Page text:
As John Tortorella has said, a coach simply can't open up a player's head, hit a button and deliver a jolt of confidence.
It's likely frustrating but it's also the challenge that makes coaching fun as well. Unfortunately for Tortorella, though, he's had to get into that challenge quite a bit this season.
As the Blue Jackets scuffle to score goals -- the team is 30th in the 31-team NHL with 2.35 goals per game right now -- the main thing the team has been missing is confidence, the longtime head coach has said.
"This is one of the most amazing things in our league," Tortorella said. "You have these stud players, great people and everything is going well for them, but they end up losing their confidence one way or another sometimes. It's the most amazing thing in our game is the mental state of these good-looking, stud guys that are at their top of their game, and they're afraid to make a play right now.
"It happens. We just have to help them work on it."
To the head coach, the goal-scoring woes aren't a matter of scheme. They aren't even a matter of personnel, as he sees players like Cam Atkinson, Seth Jones, Josh Anderson and Oliver Bjorkstrand fighting to put pucks in the net.
It's a matter of execution, and in the midst of it, it's that crisis of confidence that has left the team looking for answers.
"It's a grind for sure, especially when it drags on for a while," Bjorkstrand said of the team's battle to get the confidence back. "It definitely helps when you start scoring one or two. It just gives you this extra confidence. When you get that chance, it's a feeling that you have to believe it goes in, and when you start thinking that way, it tends to go in a little more."
Tortorella said the word confidence is generally overused, yet working on his team's mentality has become his biggest focus. That's one reason that before Thursday's game in Arizona, the coaching staff put together a video that was just a continuous loop of the team scoring goals. It was about reinforcing that the team does have the talent to get the job done.
"I said at the beginning of the year, the most important thing for this team when we go through some bumps -- and we're going to go through bumps -- is to make sure you have to have some swagger," Tortorella said. "You have to keep the swagger in your game. When you keep swagger in your game, you're playing with speed, and right now when you lose confidence, you don't feel good, your legs stop moving too. We're just trying to help find the way."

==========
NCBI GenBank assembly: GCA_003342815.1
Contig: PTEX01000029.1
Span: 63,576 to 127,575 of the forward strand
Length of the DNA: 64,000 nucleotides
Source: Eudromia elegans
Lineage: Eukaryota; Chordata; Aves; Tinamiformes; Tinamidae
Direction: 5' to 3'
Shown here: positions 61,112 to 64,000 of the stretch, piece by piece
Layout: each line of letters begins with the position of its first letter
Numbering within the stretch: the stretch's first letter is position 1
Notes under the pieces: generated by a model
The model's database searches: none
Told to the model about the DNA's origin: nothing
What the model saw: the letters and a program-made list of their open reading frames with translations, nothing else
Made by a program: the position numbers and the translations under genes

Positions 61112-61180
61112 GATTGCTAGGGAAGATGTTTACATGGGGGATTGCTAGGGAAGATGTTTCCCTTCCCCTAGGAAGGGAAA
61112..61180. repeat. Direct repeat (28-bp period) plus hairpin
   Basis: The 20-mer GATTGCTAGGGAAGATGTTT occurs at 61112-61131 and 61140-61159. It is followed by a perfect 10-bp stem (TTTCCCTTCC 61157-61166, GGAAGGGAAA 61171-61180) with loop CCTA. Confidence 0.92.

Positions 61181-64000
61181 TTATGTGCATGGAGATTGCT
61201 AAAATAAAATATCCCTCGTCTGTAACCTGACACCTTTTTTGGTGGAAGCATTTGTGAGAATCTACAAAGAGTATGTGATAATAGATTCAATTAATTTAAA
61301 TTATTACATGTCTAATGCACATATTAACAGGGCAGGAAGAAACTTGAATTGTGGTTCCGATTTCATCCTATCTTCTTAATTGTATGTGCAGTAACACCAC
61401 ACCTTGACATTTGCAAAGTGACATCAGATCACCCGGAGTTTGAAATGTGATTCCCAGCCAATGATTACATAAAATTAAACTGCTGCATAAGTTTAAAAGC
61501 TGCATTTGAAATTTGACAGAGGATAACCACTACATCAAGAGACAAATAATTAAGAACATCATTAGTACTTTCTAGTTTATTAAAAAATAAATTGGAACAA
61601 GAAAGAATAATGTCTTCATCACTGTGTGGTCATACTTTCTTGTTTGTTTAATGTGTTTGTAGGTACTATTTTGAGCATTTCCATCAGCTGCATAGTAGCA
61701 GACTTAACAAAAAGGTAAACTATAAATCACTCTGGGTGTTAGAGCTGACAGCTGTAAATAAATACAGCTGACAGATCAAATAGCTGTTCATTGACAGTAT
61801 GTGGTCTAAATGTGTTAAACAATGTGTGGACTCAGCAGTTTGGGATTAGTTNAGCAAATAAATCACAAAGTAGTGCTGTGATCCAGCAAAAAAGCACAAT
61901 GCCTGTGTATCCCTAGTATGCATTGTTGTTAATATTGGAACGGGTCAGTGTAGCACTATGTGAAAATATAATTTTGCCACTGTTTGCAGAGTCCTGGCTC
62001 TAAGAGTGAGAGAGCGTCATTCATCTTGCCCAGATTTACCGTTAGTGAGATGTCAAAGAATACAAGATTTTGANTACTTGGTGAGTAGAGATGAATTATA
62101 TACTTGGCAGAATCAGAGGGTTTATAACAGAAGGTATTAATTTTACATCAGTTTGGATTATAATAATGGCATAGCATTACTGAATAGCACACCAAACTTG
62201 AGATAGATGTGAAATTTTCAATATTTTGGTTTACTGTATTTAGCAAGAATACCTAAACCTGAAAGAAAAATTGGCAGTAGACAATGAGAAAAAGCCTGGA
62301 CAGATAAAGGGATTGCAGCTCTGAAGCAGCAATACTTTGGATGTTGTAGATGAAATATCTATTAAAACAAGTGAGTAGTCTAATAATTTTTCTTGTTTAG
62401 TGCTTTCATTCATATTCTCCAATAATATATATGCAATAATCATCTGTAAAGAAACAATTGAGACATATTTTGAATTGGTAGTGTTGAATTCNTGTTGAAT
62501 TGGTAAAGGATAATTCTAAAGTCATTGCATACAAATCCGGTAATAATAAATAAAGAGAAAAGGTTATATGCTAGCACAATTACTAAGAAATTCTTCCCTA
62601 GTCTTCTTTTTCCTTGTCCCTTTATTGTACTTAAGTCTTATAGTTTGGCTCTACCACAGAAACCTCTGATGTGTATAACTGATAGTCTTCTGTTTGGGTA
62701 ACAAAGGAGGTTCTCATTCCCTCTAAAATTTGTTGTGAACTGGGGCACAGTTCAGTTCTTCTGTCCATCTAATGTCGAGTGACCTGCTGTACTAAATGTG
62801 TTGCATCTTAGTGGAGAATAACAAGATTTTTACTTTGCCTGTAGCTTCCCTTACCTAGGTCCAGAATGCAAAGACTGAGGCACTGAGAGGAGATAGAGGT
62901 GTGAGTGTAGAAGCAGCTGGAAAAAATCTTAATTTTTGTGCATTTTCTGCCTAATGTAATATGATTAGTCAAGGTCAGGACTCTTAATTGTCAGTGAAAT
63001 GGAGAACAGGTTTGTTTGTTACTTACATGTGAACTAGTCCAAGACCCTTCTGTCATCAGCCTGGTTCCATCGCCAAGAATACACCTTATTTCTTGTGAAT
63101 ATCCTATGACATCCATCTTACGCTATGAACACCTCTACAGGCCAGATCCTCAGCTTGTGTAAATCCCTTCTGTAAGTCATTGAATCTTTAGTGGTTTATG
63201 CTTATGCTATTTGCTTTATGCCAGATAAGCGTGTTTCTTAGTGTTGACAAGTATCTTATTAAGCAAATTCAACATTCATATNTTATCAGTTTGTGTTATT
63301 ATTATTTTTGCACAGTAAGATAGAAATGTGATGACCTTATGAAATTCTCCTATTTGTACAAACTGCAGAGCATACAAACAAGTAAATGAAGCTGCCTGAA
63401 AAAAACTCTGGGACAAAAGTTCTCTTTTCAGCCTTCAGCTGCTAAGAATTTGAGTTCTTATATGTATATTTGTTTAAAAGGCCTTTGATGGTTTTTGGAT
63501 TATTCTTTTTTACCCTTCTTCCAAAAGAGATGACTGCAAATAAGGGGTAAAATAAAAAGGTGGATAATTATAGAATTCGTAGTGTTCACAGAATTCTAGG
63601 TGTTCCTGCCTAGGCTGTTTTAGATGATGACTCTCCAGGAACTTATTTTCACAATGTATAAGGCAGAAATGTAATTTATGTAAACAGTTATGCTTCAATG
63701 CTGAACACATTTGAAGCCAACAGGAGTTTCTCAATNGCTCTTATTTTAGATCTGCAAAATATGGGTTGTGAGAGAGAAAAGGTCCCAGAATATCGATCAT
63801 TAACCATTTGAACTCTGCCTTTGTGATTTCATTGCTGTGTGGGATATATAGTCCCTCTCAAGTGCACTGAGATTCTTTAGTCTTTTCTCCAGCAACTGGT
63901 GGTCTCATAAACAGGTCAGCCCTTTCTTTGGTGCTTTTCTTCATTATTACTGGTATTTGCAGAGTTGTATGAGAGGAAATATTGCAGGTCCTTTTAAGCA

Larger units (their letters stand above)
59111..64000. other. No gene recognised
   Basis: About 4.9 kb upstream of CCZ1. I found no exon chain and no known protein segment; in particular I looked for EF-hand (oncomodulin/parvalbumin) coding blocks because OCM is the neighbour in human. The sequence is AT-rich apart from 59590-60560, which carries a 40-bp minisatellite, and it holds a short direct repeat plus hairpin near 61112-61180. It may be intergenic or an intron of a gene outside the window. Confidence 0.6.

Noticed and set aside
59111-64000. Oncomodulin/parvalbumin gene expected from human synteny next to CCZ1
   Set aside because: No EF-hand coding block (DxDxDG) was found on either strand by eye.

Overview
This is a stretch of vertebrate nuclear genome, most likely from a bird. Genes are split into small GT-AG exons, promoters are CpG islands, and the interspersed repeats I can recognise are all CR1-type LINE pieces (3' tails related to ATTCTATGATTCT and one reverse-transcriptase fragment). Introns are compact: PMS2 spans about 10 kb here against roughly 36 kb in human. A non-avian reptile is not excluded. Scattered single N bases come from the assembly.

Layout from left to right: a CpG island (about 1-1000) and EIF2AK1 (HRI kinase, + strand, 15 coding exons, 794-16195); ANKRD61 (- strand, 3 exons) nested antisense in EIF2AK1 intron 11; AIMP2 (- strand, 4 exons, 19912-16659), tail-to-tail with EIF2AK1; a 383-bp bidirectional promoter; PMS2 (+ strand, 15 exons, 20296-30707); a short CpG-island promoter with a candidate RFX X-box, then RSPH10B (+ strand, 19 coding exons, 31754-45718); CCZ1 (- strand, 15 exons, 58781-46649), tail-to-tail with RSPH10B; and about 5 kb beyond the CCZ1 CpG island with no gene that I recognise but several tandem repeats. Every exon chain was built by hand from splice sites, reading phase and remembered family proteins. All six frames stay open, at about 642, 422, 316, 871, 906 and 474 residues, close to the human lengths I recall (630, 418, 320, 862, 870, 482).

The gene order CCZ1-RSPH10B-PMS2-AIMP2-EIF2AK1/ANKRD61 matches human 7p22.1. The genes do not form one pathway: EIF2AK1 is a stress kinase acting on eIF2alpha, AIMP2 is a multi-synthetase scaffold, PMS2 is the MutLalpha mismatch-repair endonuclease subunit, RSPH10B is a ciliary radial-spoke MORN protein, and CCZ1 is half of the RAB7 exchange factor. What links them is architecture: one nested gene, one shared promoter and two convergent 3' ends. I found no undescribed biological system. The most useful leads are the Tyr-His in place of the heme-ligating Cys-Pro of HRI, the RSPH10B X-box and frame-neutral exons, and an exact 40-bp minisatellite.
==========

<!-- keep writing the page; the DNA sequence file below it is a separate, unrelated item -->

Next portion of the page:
So far, it hasn't been through a lack of shot attempts. The Blue Jackets have 33.6 shots on goal per game, good for seventh in the league. But the shooting percentage of 7.0 sits at the very bottom of the league.
Right now, according to Natural Stat Trick, the team is 16th in the league in expected goals for at 5-on-5 with 30.23. The actual mark of 28 isn't too far below that, and a bigger drain has been a power play that has scored on 8 of 59 chances. A league average power play (19.28 percent) would have between three and four more goals this season.
Considering the Blue Jackets have played 11 one-goal games, tied for most in the NHL, through 17 contests and lost five of them, you can see where five more goals -- the two at even strength and three provided by a league-average power play -- would help the record.
The good news is that things like shooting percentage generally tend to even out, but the bad news is there's no guarantee of when it will happen. In the meantime, that battle for confidence will continue.
Korpisalo solid: Things will continue to be a learning process for goaltender Joonas Korpisalo, but the Blue Jackets have seemed pleased with how he's played over the first month of being the No. 1 goaltender.
The numbers haven't been outstanding -- he sits 6-7-1 with a 3.13 goals-against average and .895 save percentage. His goals saved above average mark of minus-5.35 is also not anything to write home about.
But as you look through the season, he's started to show the consistency needed to be a starting goaltender in the NHL. He's made a number of outstanding stops in recent weeks, and at times he's been let down by a defense that has had a couple of rough games.
"I think as a team, we can keep improving on getting more points, including me, giving up one goal less in net," he said. "We could be doing better, but I think I've been enjoying it for sure. It's real nice to get to play games and get the flow. You can have fun out there and not be thinking about playing one game in the next three weeks. It's been a blast."
If there's one area the team would like to see him improve, it's in marshaling his frustration after giving up goals. Korpisalo has in two games -- Oct. 28 vs. Philadelphia and Saturday in Colorado -- smashed his stick against the crossbar after ceding goals in the third period of those losses.
Head coach John Tortorella said after the Philadelphia game that display of emotion can't happen, and its recurrence Saturday means Korpisalo will sit on Tuesday as Elvis Merzlikins returns.
Korpisalo said he understands that he needs to have a better handle on his emotions and said he's only mad at himself when he gives up goals, not his teammates around him.
'You want to play with emotion," he said. "I think it's a good thing, but you just have to control it a little bit. But you know, it's part of the job."
Tortorella said over the weekend that he feels comfortable with Korpisalo as the No. 1 goalie and is happy with how the 25-year-old Finn has progressed.
"We feel Korpi deserves to be playing," he said. "He's our No. 1 goalie right now."